The details about what happened get a bit hazy for a while. From the moment we decided that the C-section was the safest option, things started moving really quickly. Several over-eager surgical residents paraded through my room to introduce themselves. One of them asked if they could announce whether the baby was a boy or a girl. I pointed out that my husband had earned that privilege, even if the baby was being delivered by C-section. In fact, to me it seemed that would be the lone part of my birth experience that would go according to “plan.”
I remember being given instructions about how things would work. I was rolled down the hallway and all I could imagine was the hallways in Grey’s Anatomy—Meredith and Cristina and Bailey, running down the hallway with a gurney telling everyone to get out of the way. I remember passing by people and not wanting anyone to look at me. I was covered, but I felt raw and exposed, and I didn’t want to be seen.
At some point, hubs went off with a nurse to get dressed in scrubs while the nurses moved me to the operating room. I was transferred to a table, the drape was set up, the anesthesiologist introduced herself to me.
I remember feeling very cold. I remember gasping because the epidural made me feel like I couldn’t breathe, even though my lungs worked fine. I remember my doctor telling me that I would feel some pressure and some tugging—but once we started, the baby would be out in less than 5 minutes. It would take another 20 to put me back together.
The clearest moment from this entire experience, the one that I will never, ever forget, is the sound of my husband’s voice when doctor held up our child and told him to make the announcement. He said “It’s a boy… he’s so beautiful.” I will remember that moment—his exact words, his inflection…the way he choked up in the middle of his sentence… the sheer, raw emotion in his voice—I will remember that moment forever. It is, possibly, the only moment of the actual delivery that I can cling to with any positive sentiment. But it may just be powerful enough to drown out the rest.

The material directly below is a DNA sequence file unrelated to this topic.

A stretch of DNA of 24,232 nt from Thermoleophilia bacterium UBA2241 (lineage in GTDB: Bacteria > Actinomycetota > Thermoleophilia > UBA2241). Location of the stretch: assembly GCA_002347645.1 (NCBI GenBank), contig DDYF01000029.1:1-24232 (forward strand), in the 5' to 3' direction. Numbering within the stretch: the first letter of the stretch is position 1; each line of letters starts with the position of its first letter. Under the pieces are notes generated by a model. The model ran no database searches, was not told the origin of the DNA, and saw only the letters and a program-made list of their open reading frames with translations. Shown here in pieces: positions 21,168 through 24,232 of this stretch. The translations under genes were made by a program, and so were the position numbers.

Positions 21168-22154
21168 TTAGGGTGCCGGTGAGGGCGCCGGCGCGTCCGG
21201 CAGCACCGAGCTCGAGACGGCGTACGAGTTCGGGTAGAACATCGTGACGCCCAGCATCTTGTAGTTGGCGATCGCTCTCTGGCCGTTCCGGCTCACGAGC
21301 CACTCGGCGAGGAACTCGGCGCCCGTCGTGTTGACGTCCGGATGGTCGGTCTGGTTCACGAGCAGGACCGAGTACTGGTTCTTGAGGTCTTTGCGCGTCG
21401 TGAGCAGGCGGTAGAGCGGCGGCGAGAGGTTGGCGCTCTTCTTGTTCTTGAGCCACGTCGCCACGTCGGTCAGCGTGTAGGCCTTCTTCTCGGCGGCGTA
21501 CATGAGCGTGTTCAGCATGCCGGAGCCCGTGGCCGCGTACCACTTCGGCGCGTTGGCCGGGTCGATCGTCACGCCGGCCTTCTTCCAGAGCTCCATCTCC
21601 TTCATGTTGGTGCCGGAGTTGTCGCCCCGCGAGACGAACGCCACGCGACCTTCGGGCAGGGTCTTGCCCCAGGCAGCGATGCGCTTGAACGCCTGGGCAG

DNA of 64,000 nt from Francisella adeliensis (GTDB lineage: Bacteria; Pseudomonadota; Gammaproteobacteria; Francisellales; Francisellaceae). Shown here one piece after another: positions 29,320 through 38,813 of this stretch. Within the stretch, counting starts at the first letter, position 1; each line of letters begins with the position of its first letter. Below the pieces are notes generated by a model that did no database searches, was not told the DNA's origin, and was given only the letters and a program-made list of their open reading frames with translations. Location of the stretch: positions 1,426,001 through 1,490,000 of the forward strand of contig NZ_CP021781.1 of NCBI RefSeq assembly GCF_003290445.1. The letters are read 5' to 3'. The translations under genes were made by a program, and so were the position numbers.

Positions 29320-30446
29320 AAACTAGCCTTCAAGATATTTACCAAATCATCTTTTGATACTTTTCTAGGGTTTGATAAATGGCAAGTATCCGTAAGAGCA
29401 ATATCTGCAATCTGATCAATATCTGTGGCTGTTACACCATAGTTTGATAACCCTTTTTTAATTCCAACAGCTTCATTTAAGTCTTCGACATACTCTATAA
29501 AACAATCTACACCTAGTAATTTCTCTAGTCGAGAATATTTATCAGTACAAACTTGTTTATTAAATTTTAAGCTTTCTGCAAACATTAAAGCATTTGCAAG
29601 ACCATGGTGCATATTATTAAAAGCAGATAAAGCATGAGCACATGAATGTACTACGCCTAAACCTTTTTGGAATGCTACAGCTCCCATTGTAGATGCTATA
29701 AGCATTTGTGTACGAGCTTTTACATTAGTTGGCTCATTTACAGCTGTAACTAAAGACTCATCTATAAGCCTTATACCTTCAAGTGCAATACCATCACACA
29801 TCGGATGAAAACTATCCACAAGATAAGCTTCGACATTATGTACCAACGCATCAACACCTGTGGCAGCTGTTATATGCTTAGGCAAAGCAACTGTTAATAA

I remember craning my neck to look over at the table where another set of doctors were working on cleaning up my son. I remember the doctors and nurses asking if we had a name picked out. I remember that my son was brought over for me to see for the briefest of moments before he went down to NICU—and my husband with him.
I remember the feeling of sheer desolation. Of not having anyone with me for hours as I was moved from the operating room back to Labor & Delivery and then to the maternity ward. I remember laying on my back, staring at the ceiling, tears sliding past my temples and my ears and dripping down to the pillow. Sobbing for the experiences that I didn’t have—like laying the baby on me right after birth until he crawled up and nursed for the first time. Because my baby was in NICU and I didn’t know how he was. Because I didn’t know when I would be allowed to get up out of bed to see him and hold him and get to memorize every detail of his face.
I remember feeling so very alone in a room full of people.